When I started, the math faculty was assigned four courses each. My friends teaching high school will say, “Big deal!” In truth, I don’t know how they survive the load they are required to carry. But it is a big load at the college level, especially when each class had about 60 students.
We had a department chairman who told us the only thing he cared about was good teaching, no matter what we might hear about the rest of the university. Those of us who joined the faculty at that time were attracted to this because teaching was what was most important to us.
Our department chairman did us a disservice. Universities that aspire to graduate education, and mine did, cannot survive on teaching alone. This became clear to me when our founding president stepped aside and a research-oriented leader assumed the post.
Fortunately for me, I was carrying out a small amount of research, which was all that was possible with the classroom requirements of the time. Then an amazing thing happened. My new chair told me, since I was doing research, I could have a half time research appointment, resulting in teaching two courses per semester. I was shocked and asked him if he really could do that. He just laughed.
That kind of work load was my experience for almost 30 years.
Usually there are three levels of faculty: Assistant Professor, Associate Professor and Full Professor. Other levels include instructor and adjunct, but tenure normally is associated with only the professor classes. Newly minted PhDs, and you need a doctorate to be considered, start at the Assistant level. After several years they can apply for tenure and often, if granted tenure, they are simultaneously promoted to Associate.
Each step of advancement results from a lengthy evaluation process than can last most of an academic year. A candidate is evaluated in three main areas: teaching, research, and service (committee work, administrative duties, professional society positions, etc.)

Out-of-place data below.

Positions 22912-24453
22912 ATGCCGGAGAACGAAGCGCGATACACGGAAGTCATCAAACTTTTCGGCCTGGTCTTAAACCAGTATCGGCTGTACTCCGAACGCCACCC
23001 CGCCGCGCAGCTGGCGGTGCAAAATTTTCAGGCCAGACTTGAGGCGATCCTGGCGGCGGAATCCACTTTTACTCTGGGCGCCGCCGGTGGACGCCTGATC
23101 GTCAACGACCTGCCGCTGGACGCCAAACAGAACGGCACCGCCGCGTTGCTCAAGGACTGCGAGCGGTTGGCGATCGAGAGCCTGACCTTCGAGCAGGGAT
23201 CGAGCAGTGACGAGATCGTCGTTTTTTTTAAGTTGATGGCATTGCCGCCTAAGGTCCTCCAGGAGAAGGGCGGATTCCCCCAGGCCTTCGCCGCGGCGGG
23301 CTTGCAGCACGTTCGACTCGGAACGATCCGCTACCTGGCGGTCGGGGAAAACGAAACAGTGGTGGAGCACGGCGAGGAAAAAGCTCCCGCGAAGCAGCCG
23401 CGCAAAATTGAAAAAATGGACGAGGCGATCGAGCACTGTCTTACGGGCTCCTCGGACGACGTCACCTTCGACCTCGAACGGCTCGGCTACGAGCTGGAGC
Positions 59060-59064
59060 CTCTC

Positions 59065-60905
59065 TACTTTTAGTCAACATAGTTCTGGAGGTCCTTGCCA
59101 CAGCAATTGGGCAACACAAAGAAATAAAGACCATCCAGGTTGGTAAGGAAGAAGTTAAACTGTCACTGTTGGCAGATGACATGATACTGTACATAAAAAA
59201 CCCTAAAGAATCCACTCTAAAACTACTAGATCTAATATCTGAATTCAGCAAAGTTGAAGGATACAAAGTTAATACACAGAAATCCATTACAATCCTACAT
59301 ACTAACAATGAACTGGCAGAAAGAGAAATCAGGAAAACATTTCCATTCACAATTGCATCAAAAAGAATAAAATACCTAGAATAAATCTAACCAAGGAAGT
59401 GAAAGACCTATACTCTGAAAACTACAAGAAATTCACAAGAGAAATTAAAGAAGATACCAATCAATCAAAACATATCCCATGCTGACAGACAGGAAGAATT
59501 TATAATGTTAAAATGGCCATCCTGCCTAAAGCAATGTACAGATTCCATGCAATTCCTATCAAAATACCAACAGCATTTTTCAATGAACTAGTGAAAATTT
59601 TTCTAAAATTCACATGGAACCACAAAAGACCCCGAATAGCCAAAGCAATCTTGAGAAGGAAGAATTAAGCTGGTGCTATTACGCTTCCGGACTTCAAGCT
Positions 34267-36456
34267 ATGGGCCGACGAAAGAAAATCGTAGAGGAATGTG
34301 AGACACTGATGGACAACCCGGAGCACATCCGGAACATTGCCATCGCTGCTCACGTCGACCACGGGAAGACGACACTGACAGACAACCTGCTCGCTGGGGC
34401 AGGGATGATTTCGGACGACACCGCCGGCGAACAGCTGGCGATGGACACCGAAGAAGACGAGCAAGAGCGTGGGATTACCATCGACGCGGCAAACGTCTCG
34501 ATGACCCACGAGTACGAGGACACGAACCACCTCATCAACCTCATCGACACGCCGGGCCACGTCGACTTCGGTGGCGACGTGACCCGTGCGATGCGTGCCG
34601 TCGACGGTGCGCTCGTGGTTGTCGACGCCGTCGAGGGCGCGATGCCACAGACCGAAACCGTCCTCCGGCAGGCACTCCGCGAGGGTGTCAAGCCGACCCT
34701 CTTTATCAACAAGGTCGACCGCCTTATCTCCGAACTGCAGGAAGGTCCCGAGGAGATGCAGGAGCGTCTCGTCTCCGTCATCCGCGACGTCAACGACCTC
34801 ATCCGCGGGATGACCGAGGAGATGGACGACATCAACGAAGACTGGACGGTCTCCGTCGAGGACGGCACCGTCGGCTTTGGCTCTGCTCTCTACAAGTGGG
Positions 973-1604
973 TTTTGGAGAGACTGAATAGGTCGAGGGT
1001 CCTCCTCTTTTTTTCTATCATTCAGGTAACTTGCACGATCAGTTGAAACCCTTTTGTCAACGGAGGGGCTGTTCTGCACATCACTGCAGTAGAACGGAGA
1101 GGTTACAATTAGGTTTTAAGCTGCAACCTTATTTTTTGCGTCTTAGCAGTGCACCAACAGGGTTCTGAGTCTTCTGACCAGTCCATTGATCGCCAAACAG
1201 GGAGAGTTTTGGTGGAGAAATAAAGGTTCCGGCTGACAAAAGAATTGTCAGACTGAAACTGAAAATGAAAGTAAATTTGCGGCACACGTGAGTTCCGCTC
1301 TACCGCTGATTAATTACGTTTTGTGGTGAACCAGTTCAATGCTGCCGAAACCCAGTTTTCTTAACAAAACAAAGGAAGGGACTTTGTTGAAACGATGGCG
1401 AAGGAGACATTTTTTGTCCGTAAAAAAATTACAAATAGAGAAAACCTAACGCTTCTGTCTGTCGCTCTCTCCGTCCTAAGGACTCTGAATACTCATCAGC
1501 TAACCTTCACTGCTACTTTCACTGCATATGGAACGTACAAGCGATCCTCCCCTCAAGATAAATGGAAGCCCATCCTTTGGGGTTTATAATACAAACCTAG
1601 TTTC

I think the majority of faculty would agree that, by far, the most important area considered in this evaluation process is research, with service and teaching being of secondary importance. Faculty with many yearly refereed publications and, nowadays, with external grants (read money) stand an excellent chance for advancement, even if they are lousy teachers. Faculty with wonderful student evaluations and recognition from colleagues of their teaching prowess, but with a weak research record, are often in trouble. It is sometimes true that poor teaching can hurt advancement, but poor research is always a killer.
Something about this seems wrong to me. I believe that a university has two equally important functions: teaching and research. Some may be surprised by that. It’s a school, after all. Schools teach. But it’s more than a school, it’s an institution of higher learning. Learning, not teaching. Everyone is learning, including faculty. And our country is dependent on the ability of faculty to carry out research independent of the pressures of company or government demands. This, of course, raises questions about tenure, but that’s for a different discussion.
So I accept that teaching and research are both essential for a successful experience in higher education. What I don’t understand is why one is more important than the other, or why faculty should be expected to excel in teaching while being rewarded mainly for research.
In my opinion, a university should indeed have faculty recognized for their research. They should be expected to teach, but mainly higher level undergraduate and graduate courses. And, of course, supervise master theses and doctoral dissertations.
And there should be faculty equally recognized for their teaching. Now don’t let me give the impression that is all such faculty should do. To be truly great teachers they must extend effort in continuous study beyond the levels at which they teach. For one thing, it sets a good example for the students and it also permits greater insight into how what is taught fits into their students’ further study. But they shouldn’t have to be setting the world on fire with this work. Outstanding teaching should be sufficient for advancement just as outstanding research is. I wish it were so.
Of course, when there is a faculty member that excels in both areas, and many such individuals do exist, he or she is a treasure who should be honored by their institution. Most are.